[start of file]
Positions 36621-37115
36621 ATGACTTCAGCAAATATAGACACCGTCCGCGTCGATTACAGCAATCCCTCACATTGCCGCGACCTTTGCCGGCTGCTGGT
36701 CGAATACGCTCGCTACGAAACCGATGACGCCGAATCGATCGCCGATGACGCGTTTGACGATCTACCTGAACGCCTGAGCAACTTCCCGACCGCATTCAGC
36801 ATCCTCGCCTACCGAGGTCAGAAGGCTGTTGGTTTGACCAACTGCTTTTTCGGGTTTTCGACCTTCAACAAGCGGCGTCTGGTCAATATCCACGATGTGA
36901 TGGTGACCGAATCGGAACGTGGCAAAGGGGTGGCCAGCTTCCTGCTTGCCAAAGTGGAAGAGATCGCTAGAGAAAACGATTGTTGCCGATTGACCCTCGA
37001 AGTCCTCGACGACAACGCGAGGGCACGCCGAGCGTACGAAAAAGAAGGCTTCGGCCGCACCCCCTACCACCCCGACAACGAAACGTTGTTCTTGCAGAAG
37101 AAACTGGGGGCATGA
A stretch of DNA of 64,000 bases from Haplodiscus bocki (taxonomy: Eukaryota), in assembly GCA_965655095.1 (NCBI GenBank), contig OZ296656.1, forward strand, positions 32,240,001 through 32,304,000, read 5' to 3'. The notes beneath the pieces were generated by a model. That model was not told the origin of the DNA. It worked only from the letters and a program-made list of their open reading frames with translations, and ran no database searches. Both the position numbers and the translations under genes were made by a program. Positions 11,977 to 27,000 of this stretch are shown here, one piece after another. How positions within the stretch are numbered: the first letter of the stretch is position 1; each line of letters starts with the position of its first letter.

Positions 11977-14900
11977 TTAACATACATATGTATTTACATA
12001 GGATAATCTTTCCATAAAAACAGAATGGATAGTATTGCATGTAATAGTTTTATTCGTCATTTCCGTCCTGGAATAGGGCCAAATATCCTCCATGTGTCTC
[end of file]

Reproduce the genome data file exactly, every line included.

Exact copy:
Positions 36621-37115
36621 ATGACTTCAGCAAATATAGACACCGTCCGCGTCGATTACAGCAATCCCTCACATTGCCGCGACCTTTGCCGGCTGCTGGT
36701 CGAATACGCTCGCTACGAAACCGATGACGCCGAATCGATCGCCGATGACGCGTTTGACGATCTACCTGAACGCCTGAGCAACTTCCCGACCGCATTCAGC
36801 ATCCTCGCCTACCGAGGTCAGAAGGCTGTTGGTTTGACCAACTGCTTTTTCGGGTTTTCGACCTTCAACAAGCGGCGTCTGGTCAATATCCACGATGTGA
36901 TGGTGACCGAATCGGAACGTGGCAAAGGGGTGGCCAGCTTCCTGCTTGCCAAAGTGGAAGAGATCGCTAGAGAAAACGATTGTTGCCGATTGACCCTCGA
37001 AGTCCTCGACGACAACGCGAGGGCACGCCGAGCGTACGAAAAAGAAGGCTTCGGCCGCACCCCCTACCACCCCGACAACGAAACGTTGTTCTTGCAGAAG
37101 AAACTGGGGGCATGA
A stretch of DNA of 64,000 bases from Haplodiscus bocki (taxonomy: Eukaryota), in assembly GCA_965655095.1 (NCBI GenBank), contig OZ296656.1, forward strand, positions 32,240,001 through 32,304,000, read 5' to 3'. The notes beneath the pieces were generated by a model. That model was not told the origin of the DNA. It worked only from the letters and a program-made list of their open reading frames with translations, and ran no database searches. Both the position numbers and the translations under genes were made by a program. Positions 11,977 to 27,000 of this stretch are shown here, one piece after another. How positions within the stretch are numbered: the first letter of the stretch is position 1; each line of letters starts with the position of its first letter.

Positions 11977-14900
11977 TTAACATACATATGTATTTACATA
12001 GGATAATCTTTCCATAAAAACAGAATGGATAGTATTGCATGTAATAGTTTTATTCGTCATTTCCGTCCTGGAATAGGGCCAAATATCCTCCATGTGTCTC